The issue scorecard

  • Since its founding in 1999, the Club for Growth hasn’t been shy about spending money to elect fervently anti-tax Republicans. (The group says it is “focused on conservative economic policy, and does not take positions on social issues or on the immigration/borders debate.”) We identified 21 candidates endorsed by the Club for Growth; 62 percent of them won their races. That makes the club roughly as successful as the Tea Party Express, whose goals and endorsements often overlap with the Club for Growth’s.
  • The NRA is currently more popular among Republicans than it has been at any point since Gallup began asking Americans about it in 1989; 88 percent of Republicans have a positive view of the group. Puzzlingly, however, candidates who won the NRA’s endorsement in this year’s primaries are finding only middling success. The NRA endorsed 14 candidates in open Republican races, but only eight — or 57 percent — won.
  • If Republicans have an equivalent of Emily’s List, which strives to elect pro-choice Democratic women, it’s the Susan B. Anthony List. Its mission is to elect pro-life politicians, especially women. But if Republican primary voters are driven by the issue of abortion, it’s not showing up in the Susan B. Anthony List’s track record. The group has a win rate of just 52 percent (12 wins out of 23 candidates). The batting average of National Right to Life,12 another anti-abortion advocacy organization, is even worse — 45 percent, or 33 out of 74 — despite endorsing more than three times as many candidates.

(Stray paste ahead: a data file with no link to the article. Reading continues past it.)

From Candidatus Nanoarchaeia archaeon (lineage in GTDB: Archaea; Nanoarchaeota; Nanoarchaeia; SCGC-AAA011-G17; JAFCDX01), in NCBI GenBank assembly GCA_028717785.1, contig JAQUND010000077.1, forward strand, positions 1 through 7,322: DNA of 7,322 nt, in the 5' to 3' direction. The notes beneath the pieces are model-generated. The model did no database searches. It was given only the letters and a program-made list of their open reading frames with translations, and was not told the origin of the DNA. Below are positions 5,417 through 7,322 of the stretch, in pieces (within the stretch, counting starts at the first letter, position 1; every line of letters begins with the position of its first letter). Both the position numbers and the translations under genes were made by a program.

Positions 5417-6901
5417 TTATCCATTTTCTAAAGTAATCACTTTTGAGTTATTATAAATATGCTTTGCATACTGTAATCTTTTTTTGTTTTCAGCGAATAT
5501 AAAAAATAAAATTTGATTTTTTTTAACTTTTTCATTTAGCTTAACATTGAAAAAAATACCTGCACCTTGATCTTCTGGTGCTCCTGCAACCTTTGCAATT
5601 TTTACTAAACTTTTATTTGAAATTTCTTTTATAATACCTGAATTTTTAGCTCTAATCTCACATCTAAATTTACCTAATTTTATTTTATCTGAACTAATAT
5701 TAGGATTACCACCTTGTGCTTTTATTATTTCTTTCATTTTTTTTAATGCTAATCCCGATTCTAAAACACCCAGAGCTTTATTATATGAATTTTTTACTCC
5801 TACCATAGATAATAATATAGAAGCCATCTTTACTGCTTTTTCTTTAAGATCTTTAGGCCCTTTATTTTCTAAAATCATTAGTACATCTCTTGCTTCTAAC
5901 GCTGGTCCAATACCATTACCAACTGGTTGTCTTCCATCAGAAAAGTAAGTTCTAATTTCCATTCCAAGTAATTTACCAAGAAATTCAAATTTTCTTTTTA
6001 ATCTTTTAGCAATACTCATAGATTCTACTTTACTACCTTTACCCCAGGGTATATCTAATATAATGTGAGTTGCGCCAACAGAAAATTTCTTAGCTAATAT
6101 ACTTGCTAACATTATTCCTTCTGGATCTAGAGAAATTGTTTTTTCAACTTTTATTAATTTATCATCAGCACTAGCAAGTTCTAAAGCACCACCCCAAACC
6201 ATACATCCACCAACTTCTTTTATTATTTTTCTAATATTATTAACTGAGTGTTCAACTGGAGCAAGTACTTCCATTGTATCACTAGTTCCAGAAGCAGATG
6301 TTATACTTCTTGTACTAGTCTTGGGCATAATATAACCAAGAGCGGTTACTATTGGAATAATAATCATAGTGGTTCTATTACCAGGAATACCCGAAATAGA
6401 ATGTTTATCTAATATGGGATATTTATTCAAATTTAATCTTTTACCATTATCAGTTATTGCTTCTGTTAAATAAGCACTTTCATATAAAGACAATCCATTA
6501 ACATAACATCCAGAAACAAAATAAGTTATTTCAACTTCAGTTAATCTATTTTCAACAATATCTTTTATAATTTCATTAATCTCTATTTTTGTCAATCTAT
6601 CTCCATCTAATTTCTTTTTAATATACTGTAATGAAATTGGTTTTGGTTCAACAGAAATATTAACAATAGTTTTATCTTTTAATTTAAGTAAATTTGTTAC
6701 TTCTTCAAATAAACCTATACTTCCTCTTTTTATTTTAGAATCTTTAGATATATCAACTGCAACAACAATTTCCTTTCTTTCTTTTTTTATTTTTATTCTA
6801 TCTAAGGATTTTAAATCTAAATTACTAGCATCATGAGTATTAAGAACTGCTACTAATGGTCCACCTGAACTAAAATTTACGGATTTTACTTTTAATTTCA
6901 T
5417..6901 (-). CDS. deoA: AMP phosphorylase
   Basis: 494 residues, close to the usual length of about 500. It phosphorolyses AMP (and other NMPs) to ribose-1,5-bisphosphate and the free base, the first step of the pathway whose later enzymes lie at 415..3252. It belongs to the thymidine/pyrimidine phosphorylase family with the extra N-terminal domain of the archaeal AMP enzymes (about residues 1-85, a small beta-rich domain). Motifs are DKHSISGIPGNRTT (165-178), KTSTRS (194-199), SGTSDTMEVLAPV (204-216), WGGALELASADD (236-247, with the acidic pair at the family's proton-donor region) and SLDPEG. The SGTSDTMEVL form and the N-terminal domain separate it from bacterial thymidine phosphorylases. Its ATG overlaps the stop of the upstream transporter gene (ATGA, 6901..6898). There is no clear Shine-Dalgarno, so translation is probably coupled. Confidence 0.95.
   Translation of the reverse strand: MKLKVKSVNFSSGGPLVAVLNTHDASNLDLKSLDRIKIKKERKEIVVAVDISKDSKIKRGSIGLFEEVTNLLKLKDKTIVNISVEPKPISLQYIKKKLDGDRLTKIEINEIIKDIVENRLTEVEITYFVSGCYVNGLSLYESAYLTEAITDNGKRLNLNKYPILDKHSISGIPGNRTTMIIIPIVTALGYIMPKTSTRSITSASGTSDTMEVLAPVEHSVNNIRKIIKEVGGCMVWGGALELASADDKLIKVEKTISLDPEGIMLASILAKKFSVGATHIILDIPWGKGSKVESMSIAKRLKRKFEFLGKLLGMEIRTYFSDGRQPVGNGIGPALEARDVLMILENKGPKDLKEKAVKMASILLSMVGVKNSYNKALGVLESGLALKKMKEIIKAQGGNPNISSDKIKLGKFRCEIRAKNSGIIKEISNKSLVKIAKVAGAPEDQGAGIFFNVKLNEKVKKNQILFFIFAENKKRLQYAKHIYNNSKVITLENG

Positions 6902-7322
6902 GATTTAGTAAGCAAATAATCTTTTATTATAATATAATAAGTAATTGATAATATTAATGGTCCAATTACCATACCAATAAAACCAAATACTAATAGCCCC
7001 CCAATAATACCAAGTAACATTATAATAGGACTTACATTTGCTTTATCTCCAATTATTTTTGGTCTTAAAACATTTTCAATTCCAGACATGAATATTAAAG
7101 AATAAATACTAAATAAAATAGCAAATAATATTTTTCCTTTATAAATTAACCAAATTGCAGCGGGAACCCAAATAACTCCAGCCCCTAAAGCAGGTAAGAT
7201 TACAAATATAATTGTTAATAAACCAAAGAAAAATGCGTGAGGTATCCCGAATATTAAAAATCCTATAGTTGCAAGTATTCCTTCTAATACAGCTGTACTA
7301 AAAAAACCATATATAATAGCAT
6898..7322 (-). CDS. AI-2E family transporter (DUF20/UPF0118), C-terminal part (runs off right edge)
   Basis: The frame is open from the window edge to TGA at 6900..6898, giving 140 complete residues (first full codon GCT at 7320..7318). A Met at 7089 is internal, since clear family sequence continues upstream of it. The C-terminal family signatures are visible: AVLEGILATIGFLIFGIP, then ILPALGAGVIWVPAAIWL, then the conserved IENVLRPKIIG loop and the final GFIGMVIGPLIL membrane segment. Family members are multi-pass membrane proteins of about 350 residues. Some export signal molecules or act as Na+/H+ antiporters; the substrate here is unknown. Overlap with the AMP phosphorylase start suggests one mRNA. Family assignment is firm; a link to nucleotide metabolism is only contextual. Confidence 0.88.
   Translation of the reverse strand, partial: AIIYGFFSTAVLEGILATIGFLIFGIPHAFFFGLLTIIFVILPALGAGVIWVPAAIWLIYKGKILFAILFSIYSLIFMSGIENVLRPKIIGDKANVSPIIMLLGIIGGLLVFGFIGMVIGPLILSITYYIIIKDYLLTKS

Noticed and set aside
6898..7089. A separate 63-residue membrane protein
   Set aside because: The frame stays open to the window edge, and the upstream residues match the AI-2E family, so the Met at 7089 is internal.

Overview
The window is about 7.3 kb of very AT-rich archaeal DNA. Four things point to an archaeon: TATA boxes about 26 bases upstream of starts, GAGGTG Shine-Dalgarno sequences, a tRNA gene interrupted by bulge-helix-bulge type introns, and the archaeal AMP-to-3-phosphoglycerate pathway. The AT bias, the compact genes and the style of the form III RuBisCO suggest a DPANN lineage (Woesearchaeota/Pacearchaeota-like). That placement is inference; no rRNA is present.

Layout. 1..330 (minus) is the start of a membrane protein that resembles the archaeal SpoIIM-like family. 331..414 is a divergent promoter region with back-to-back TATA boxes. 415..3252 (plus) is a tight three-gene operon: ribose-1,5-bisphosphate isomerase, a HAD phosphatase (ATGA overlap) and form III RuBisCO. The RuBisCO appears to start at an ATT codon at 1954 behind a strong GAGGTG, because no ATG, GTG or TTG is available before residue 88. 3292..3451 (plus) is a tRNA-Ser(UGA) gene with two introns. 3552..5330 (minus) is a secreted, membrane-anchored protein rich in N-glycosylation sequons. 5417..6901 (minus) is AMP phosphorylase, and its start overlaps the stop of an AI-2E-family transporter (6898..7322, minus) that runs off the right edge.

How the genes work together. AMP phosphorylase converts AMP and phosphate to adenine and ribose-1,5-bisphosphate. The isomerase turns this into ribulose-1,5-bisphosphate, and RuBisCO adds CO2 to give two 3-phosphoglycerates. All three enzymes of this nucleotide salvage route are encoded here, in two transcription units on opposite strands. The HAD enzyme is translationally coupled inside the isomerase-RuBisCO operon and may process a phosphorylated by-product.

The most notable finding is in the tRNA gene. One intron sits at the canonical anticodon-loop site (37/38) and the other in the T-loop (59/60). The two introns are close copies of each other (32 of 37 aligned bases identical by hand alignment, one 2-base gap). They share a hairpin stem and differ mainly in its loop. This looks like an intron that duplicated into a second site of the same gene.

So what have we learned? Generally, it doesn’t look like Republicans are single-issue voters or care much about identity politics; the Susan B. Anthony List, National Right to Life and the NRA had some of the lowest win rates of any group we analyzed. The conservative purists endorsed by the likes of the Tea Party Express and Club for Growth have fared about as well as the pragmatists backed by the likes of the Republican Main Street Partnership and the NRCC, although the House Freedom Fund is performing notably worse than other purists and the Koch network is performing notably better. (Perhaps access to money explains why the Koch network has outperformed the House Freedom Fund.) But the candidates with the best chance of success are currently those who have attracted the support of the president — so, in whichever direction the causation may run, an endorsement from Trump himself remains the most valuable prize in a Republican primary.

CORRECTION (Sept. 24, 2018, 2:56 p.m.): A previous version of the table in this article incorrectly listed the number of candidates who were endorsed by the National Republican Congressional Committee, as well as the number of those candidates who won. The NRCC endorsed 63 candidates, not 42. And 39 of them won their primaries, not 29.

Footnotes